If a person who may be legally compelled to divorce his wife refuses to do so, the court may lash him until he says, “I consent”… One whose evil inclination attacked him, causing him to ignore a commandment or to transgress a prohibition, and was lashed until he did what he was required to do or refrained from what he was prohibited from doing – he cannot be regarded as a victim of duress; rather, he has brought duress upon himself by submitting to his evil thoughts. Therefore, this man who refuses to divorce his wife, inasmuch as he wants to live as one of Israel, to fulfill all commandments and to distance himself from all prohibitions, and it is his evil inclination that is forcing him – therefore once he is lashed until his inclination weakened and he says, “I consent,” he has granted the divorce willingly. (Hilkhot Geirushin 2:20)
We learn from the Rambam that there are two opposing forces within each Jew: the basic desire to “live as one of Israel, to fulfill all commandments and to distance himself from all prohibitions,” and, on the other hand, the impulsive desire to sin which is brought on by the attack of the evil inclination. We must determine which is one’s main desire: the deep, permanent desire to good, or the temporary desire to do evil? The answer can be found in the Midrash:
“I am black and beautiful” (Shir Ha-shirim 1:5) – I am black during the week and I am beautiful on Shabbat; I am black during the year and beautiful on Yom Kippur. (Yalkut Shim'oni, Shir Ha-shirim, 982)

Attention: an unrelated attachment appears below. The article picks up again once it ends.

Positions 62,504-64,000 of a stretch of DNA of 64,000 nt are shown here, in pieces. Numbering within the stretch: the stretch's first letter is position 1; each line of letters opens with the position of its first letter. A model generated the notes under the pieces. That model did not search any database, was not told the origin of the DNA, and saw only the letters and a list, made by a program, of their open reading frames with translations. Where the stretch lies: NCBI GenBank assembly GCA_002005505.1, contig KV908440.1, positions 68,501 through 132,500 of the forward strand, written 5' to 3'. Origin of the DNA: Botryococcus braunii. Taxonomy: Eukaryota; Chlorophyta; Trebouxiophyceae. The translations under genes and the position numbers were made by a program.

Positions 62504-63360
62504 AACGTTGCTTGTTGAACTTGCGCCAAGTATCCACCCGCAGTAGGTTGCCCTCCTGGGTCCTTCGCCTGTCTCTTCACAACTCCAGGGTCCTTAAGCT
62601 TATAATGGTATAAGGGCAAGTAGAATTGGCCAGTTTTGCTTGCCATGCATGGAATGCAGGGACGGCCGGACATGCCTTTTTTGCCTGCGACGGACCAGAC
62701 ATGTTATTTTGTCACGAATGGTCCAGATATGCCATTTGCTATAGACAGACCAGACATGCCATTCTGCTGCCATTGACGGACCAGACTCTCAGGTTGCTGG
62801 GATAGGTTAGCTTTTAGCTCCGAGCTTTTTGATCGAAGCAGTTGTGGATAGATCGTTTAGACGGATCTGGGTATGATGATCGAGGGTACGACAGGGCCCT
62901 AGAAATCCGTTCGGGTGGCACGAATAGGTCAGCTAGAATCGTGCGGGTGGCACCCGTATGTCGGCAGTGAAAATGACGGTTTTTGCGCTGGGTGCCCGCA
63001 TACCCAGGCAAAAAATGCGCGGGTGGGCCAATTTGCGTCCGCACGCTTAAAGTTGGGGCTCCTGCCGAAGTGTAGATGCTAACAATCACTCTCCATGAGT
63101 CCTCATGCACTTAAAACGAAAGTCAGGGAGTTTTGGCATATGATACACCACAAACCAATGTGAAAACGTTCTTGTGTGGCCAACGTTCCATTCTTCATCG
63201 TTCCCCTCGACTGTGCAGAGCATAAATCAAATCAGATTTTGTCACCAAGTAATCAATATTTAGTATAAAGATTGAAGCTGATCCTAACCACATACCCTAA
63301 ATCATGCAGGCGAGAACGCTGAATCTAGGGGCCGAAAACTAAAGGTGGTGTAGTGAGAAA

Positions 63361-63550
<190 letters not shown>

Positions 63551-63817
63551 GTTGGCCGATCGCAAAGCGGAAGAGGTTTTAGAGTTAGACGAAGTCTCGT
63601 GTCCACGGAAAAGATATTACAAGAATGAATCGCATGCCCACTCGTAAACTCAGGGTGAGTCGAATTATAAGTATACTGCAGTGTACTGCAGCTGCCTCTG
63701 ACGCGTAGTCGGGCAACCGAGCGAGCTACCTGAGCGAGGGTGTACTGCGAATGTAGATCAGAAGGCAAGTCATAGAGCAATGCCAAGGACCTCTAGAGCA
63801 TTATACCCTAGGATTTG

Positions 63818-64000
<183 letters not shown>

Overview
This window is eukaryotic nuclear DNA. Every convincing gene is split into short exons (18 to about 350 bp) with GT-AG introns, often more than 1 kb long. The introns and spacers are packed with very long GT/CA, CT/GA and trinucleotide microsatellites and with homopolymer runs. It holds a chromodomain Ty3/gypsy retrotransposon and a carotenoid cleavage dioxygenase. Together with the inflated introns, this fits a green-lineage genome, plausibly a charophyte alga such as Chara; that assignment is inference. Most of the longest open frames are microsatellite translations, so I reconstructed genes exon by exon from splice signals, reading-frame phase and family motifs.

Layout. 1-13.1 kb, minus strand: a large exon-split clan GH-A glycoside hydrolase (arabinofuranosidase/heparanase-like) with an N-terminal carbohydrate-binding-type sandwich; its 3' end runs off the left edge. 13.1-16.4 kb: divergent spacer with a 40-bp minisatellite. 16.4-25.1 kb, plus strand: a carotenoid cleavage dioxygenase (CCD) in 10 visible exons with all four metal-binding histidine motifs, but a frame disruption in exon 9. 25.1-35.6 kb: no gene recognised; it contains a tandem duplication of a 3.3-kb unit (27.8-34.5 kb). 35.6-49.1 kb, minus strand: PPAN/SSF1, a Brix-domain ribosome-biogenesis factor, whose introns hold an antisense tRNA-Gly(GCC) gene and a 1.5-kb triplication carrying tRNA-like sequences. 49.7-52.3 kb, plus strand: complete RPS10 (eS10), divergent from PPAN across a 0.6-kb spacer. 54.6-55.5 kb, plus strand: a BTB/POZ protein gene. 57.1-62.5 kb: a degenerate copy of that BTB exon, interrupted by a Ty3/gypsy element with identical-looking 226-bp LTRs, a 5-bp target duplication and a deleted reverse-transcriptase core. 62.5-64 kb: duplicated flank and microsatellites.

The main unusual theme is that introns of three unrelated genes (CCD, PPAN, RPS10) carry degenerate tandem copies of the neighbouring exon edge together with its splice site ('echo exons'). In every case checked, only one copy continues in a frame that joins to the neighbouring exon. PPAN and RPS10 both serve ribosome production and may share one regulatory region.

On Yom Kippur, Israel’s secret is revealed: their main desire is to do the will of their Father in Heaven.
The relationship between Yom Kippur and the days of the year is similar to the relationship between Shabbat and the days of the week. On Shabbat nature returns to its original form, and it becomes beautiful once again. Adam, who realized the power of partial repentance – such as that of Yom Kippur – sang a song of praise for the Shabbat, a song of praise for the revelation of the internal desire which certainly wishes to do good. The internal desire is revealed on Shabbat, and with even greater strength on Yom Kippur, which is called “Shabbat Shabbaton.”
The central blessing of Amida on Yom Kippur ends with the words, “and aside from You, we have no king to pardon and forgive us.” This is strange. Would we have thought that anybody else could pardon us, such that it was necessary to emphasize that God pardons and forgives us? The answer is that God not only pardons us, but He descends to the depths of our desires as well. Only God knows that our inner desire is to do His desire.
When one says, “However, we have sinned,” he reveals that his desire is to do the will of his Creator, that he wishes to belong to the community of penitents, about whom it is said, “Who purifies you? Your Father in Heaven.”